Diet directly shown to extend life and lower mortality in older people
The massive study “Does overall diet in midlife predict future aging phenotypes? A cohort study” as published in the May 2013 edition of The American Journal of Medicine, confirms yet again that aging and health is all about diet and lifestyle.
People eating the typical modern, processed, sugar-rich and meat-rich diet:
- Were 50% less likely to reach old age
- Were 50% less likely to age without disease
- Had a 53% greater chance of cardiovascular death
- Had a 36% greater chance or noncardiovascular death
- Had poorer musculoskeletal status (weak bones)
- Had worse cognitive function (a weak mind)
The basic summary is that eating a healthy, balanced plant-based wholefood diet significantly lowers your risk of dying young, dying sick, or dying from heart disease.
“We showed that specific dietary recommendations may be useful in reducing the risk of unhealthy aging, while avoidance of the Western-type foods actually might improve the possibility of achieving older ages free of chronic disease and remaining highly functional. Low adherence to healthy diet and lifestyle recommendations is associated with increased premature death and the Western-type diet significantly reduced the likelihood of achieving ideal health at older ages ... independent of other health behaviors such as physical activity and smoking”
Dr. Tasnime Akbaraly, PhD, of INSERM, France, and colleagues, in the American Journal of Medicine May 2013.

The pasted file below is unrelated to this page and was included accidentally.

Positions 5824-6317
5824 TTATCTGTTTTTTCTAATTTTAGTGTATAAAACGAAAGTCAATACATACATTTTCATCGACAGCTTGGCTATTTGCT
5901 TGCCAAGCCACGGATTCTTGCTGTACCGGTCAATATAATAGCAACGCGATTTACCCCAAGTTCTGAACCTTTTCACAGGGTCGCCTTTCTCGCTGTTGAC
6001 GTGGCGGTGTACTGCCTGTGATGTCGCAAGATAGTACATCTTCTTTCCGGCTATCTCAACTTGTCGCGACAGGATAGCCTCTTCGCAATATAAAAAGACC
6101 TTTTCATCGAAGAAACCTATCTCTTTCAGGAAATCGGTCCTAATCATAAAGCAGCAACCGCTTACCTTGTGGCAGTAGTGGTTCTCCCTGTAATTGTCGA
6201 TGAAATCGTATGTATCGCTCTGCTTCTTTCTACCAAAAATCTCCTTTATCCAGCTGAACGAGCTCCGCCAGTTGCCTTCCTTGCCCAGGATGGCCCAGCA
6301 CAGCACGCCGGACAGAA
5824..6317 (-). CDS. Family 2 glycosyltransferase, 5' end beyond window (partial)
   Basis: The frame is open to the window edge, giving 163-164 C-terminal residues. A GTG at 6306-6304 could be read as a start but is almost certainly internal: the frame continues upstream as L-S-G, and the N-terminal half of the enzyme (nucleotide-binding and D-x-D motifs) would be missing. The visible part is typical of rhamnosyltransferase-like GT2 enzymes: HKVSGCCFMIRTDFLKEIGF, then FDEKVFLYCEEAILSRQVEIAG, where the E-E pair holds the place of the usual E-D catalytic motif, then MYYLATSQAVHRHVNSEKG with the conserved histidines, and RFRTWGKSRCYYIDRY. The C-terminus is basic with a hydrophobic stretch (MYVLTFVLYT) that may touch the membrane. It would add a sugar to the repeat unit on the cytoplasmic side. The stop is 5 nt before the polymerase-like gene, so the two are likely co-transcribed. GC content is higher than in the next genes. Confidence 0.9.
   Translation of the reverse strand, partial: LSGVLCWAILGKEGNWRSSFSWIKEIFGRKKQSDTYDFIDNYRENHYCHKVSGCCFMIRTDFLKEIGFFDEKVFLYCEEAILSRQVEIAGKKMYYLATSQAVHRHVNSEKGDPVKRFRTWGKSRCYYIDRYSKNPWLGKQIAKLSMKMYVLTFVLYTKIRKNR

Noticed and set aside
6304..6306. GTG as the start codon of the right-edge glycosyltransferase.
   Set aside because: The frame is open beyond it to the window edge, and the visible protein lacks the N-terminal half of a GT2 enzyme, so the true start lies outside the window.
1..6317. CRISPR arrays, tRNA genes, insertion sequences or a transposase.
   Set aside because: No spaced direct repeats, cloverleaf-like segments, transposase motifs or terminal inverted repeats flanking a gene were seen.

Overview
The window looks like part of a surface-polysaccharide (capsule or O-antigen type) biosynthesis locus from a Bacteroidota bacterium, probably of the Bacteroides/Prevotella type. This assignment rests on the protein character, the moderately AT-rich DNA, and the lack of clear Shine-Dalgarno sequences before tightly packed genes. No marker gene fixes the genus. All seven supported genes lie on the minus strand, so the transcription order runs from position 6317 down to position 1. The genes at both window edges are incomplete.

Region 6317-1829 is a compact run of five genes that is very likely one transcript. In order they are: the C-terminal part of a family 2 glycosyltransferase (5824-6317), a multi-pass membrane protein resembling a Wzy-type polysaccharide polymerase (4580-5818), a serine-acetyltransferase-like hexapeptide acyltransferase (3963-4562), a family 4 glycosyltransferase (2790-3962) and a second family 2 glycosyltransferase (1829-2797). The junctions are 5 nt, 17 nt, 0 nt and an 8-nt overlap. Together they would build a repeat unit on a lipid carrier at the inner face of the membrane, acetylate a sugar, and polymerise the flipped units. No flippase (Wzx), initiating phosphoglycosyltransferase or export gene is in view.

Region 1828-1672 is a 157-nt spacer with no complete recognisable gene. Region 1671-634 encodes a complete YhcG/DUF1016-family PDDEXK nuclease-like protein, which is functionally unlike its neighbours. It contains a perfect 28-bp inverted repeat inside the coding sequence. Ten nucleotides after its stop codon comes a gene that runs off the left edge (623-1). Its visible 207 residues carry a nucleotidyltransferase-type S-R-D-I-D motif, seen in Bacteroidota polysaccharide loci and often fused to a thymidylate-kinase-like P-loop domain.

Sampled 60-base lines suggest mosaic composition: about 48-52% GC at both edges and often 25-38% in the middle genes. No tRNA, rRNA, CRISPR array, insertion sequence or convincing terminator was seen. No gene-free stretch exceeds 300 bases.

Study by Tasnime Akbaraly, PhD, of INSERM in Montpellier, France, et al “Does overall diet in midlife predict future aging phenotypes? A cohort study” as published in the May 2013 edition of The American Journal of Medicine; 126: 411-419, from the American Heart Association. Akbaraly and colleagues used data from the Whitehall II cohort (phase III) and included 3,775 men and 1,575 women assessing diet and health status every 5 years from various sources. They looked at 16 years of follow-up covering aging, nonfatal cardiovascular event, cardiovascular death, noncardiovascular death, and normal aging, crossed with the dietary patterns and adherence to the Alternative Healthy Eating Index (AHEI). The International Whitehall II study is supported by grants from the British Medical Research Council, the British Heart Foundation, the British Health and Safety Executive, the British Department of Health, the National Heart, Lung and Blood Institute, the National Institute on Aging, and the Agency for Health Care Policy and Research. As reported by MedPage Today on April 18, 2013.